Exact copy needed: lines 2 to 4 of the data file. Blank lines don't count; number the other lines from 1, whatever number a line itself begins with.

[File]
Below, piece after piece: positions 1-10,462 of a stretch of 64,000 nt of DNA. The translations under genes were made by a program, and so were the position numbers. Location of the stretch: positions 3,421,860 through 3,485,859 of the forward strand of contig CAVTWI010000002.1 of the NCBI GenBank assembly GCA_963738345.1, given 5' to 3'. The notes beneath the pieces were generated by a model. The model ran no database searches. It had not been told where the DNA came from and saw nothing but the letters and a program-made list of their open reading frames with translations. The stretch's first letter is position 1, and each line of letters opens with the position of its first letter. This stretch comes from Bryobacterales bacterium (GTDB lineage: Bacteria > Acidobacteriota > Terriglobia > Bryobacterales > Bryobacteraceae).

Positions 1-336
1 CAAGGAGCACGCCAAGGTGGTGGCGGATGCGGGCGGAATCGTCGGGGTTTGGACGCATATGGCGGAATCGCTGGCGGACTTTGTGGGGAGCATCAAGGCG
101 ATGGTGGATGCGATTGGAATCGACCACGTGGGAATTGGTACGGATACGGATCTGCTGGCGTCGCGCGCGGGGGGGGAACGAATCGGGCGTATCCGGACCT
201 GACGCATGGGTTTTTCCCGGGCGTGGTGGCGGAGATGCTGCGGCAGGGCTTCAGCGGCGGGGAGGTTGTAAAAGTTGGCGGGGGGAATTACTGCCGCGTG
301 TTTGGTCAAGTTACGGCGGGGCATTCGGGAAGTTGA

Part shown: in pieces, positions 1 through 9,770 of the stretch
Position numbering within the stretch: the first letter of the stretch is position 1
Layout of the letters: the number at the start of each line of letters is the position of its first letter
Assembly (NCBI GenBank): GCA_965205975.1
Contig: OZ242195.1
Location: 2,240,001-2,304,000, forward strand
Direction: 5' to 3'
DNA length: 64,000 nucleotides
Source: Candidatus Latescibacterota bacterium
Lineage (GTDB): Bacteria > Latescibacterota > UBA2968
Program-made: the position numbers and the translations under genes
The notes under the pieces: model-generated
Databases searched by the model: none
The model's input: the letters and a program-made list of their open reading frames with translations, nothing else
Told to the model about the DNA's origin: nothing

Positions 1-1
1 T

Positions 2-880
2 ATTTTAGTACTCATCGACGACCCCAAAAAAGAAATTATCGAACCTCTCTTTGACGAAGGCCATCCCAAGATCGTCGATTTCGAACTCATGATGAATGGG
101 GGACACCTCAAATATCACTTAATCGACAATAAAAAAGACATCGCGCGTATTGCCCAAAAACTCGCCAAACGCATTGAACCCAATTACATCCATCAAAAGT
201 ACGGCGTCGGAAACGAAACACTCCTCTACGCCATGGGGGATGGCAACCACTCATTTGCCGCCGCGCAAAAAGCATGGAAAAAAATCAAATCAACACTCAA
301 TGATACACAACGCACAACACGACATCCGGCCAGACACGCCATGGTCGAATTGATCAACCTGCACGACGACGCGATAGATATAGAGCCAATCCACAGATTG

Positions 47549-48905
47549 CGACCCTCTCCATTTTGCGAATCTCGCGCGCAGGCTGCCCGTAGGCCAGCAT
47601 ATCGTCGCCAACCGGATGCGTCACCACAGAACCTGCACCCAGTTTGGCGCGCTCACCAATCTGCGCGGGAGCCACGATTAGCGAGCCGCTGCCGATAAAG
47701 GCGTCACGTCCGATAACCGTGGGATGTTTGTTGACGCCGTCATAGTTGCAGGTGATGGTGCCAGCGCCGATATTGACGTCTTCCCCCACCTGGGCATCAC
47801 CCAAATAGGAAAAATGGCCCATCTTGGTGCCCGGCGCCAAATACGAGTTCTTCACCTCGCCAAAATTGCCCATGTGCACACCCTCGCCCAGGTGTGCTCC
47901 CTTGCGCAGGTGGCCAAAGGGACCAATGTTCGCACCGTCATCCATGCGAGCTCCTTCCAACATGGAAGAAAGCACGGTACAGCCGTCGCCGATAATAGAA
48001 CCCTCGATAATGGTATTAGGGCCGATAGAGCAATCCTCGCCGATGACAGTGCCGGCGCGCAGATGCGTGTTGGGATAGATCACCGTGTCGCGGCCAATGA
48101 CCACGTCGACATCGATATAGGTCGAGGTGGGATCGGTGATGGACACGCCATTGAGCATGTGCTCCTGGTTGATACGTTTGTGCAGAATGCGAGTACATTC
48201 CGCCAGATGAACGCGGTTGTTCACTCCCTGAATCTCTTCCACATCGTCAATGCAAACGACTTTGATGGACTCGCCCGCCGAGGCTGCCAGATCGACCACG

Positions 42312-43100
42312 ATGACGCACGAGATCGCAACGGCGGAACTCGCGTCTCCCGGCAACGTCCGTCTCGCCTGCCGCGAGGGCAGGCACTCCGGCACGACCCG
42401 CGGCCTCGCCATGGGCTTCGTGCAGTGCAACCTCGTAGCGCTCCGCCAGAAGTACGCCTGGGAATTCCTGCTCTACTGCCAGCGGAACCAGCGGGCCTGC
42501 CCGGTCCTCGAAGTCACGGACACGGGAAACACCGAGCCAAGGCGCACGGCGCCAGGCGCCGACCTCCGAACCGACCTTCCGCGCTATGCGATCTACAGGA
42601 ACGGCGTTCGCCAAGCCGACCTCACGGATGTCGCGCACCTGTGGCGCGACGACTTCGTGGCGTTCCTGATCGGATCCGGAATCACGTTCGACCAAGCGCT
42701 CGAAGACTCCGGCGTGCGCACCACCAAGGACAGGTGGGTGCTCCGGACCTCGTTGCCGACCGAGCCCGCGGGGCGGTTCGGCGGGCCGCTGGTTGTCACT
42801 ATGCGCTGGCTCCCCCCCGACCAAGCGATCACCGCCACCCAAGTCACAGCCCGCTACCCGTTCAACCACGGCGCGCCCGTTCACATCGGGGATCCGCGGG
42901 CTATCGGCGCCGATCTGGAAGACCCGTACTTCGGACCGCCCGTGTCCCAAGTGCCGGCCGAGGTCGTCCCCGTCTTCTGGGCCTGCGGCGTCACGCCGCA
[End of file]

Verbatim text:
Positions 1-336
1 CAAGGAGCACGCCAAGGTGGTGGCGGATGCGGGCGGAATCGTCGGGGTTTGGACGCATATGGCGGAATCGCTGGCGGACTTTGTGGGGAGCATCAAGGCG
101 ATGGTGGATGCGATTGGAATCGACCACGTGGGAATTGGTACGGATACGGATCTGCTGGCGTCGCGCGCGGGGGGGGAACGAATCGGGCGTATCCGGACCT